Adrian Morley: My Brother Lied To Play For Wales

By STEVE MASCORD
ENGLAND star Adrian Morley has sensationally admitted his brother Chris lied about his background in order to make 13 appearances for Wales.
In a cautionary tale ahead of next year’s World Cup, Adrian says in his newly-released biography, Moz, that Chris did not qualify to play for the principality on any basis and instead got into the team by speaking “fluent bullshit”.
Adrian Morley writes: “Mike Gregory, the assistant coach at St Helens, was also the Wales assistant. One day, when he was leaving training at Saints, he (Gregory) just so happened to mention he was heading to train the Wales team.
“‘I’m Welsh,’ Chris told him. ‘Well, my gran is… I’m not sure if that counts or not.’
“It counted.
“He travelled down with Greg to the training base, where he was asked more about his Welsh ancestry. And so Chris told them that she lived in a little village, just outside of Swansea which – even after all these years – he still couldn’t pronounce. Aber-something-or-other. Our gran hardly spoke a word of English, he told them, and she loved Wales more than anything.
“None of which was true, of course. My gran didn’t really speak fluent Welsh, but fortunately for Chris he spoke fluent bullshit. His little white lie proved his passport into the Wales team and, to make it even sweeter, it activated a clause in his St Helens contract which gave him a payment of a few grand for playing international rugby!
“I remember him phoning me up.
“‘Aje, if anyone asks you, our gran is Welsh,’ he said.
“‘I thought she was from St Helens.’
“‘Not any more.’”
In 2006, New Zealand’s Nathan Fien was kicked out of the Tri-Nations and his team stripped of two competition points when it emerged that his great grandmother – and not his grandmother – was a Kiwi. He has since qualified for New Zealand on residency grounds.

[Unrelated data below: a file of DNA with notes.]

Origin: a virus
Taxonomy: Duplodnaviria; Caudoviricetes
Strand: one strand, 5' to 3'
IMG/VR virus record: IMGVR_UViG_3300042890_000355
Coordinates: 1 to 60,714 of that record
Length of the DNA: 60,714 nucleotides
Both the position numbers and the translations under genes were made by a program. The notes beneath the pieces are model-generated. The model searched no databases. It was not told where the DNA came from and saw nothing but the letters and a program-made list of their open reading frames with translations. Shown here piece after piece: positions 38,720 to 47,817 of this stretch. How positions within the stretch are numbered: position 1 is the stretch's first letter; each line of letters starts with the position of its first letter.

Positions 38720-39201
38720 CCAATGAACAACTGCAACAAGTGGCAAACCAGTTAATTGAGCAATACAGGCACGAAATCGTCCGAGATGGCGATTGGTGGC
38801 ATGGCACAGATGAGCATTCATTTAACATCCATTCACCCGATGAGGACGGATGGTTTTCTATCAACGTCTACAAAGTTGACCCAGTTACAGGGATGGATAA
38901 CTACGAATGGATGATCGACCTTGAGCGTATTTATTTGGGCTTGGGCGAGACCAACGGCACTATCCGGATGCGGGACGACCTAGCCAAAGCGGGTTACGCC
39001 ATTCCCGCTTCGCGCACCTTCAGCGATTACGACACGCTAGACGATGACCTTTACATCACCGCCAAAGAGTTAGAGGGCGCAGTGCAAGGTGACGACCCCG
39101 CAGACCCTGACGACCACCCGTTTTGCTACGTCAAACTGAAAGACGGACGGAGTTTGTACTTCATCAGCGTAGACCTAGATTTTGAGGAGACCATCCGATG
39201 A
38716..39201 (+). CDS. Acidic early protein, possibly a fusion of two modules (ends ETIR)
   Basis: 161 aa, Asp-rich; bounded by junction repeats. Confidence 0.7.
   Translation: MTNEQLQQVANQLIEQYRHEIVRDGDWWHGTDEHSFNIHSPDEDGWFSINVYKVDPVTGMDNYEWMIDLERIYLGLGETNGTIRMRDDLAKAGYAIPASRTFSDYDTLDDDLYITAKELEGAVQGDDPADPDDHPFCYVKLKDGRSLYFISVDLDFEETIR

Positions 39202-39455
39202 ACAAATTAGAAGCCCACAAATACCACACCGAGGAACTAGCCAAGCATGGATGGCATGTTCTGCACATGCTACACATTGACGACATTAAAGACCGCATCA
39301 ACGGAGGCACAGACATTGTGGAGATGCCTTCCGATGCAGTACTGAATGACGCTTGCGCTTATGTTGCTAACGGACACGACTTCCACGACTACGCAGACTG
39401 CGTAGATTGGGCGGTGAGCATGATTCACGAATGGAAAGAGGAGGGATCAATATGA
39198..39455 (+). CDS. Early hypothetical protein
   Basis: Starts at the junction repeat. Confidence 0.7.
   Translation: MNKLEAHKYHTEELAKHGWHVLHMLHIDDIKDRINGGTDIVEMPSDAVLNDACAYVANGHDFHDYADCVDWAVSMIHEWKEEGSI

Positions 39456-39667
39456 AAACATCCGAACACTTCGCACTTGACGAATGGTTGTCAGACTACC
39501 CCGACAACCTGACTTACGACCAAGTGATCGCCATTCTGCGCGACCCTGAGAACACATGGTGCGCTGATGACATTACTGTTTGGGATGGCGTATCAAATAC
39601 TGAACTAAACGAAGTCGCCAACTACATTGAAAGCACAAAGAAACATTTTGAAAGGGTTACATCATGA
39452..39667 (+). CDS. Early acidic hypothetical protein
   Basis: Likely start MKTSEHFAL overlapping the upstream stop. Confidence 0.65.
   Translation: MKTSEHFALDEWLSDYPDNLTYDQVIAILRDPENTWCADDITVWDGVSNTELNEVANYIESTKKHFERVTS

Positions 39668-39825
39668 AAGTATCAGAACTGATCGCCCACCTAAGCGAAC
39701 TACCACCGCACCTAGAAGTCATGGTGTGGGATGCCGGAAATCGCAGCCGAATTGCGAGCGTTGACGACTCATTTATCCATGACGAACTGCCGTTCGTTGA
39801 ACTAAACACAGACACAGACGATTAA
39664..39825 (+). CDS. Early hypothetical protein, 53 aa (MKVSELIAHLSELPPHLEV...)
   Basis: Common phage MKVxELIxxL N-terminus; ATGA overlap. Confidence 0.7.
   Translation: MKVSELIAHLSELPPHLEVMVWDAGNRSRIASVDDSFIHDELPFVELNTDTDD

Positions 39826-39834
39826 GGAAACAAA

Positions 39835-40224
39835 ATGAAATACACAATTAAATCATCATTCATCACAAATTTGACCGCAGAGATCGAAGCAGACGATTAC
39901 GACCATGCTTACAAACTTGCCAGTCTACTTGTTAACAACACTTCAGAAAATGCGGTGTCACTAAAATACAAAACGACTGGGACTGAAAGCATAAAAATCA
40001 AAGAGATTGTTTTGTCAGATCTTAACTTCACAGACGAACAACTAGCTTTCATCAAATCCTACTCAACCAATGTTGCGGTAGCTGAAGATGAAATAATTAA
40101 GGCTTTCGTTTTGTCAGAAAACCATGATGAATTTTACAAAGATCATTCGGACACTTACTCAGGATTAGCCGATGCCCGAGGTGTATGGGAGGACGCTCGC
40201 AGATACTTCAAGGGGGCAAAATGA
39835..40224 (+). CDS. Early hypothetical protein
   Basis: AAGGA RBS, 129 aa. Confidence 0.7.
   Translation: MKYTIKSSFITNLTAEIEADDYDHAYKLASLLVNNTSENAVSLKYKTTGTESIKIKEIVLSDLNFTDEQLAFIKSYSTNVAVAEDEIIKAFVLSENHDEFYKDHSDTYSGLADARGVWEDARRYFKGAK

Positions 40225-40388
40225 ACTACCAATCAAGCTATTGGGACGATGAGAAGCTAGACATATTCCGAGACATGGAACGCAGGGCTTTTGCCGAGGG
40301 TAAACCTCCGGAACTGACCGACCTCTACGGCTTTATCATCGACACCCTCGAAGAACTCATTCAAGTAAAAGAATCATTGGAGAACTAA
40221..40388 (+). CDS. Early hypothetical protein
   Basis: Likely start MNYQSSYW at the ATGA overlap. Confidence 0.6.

Morley’s story is likely to serve as a warning to organisers of next year’s World Cup, which will include 14 teams including dozens of players whose qualifications are by ancestry.

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WHITE LINE FEVER Column: One

By STEVE MASCORD
IN Townsville on Sunday, it was like the circus had left town. 
All that was missing was a few tumbleweeds blowing down Flinders Street, past the Mad Cow which will no doubt feel the effects of the end of the rugby league season as much as any business in Australasia.
Nate Myles was on his way to Braith Anasta’s wedding (landing half an hour before the ceremony). Johnathan Thurston was heading to New York with tickets to the World Series. Tim Sheens has the small matter of a job for next year to sort out.
Reporters and referees and cameramen and sound operators will see their families for the next twenty weekends or so. Sports nuts will turn their attention to cricket and whatever big-ball sport can come across as trendy enough for the summer months this year.
And it will be easy to forget that when the circus leaves down, it doesn’t cease to exist.
It finds another paddock, and up goes the tent again. Tackling pads, strapping, ballwork, tickets, interviews, precision and pain in roughly equal doses – they’re our tapeses and elephants and ghost trains.
This week in Bangkok, Thailand and Port Vila, Vanuatu, the caravan rolls on.
Titans Kevin Gordon and Matt Srama plus South Sydney’s Andrew Everingham will represent the Philippines against Thailand on Sunday at the Royal Thai Police Stadium.
It’s the first full international ever held in Asia and also possibly the first time a husband-and-wife refereeing team will control any sporting event of note.
NRL ref Gavin Badger was asked to take up the whistle for the game. He asked if his wife Kasey, who has controlled Toyota Cup games, could join him. The Thai Rugby League said yes.
After the game, a selection of Filipino players – hopefully including the NRL trio – will conduct coaching clinics in and around Manila, as well as visiting an orphanage. Next year, while 14 countries compete in the World Cup, these two plan a return bout on a military base outside the Filipino capital.
Next Saturday, Melbourne’s Justin O’Neill will be part of Vanuatu’s first home international, against Greece at the Port Vila Municipal Stadium. Also in the Vanuatu side are Jake and Joe Meninga, nephews of Queensland coach Mal.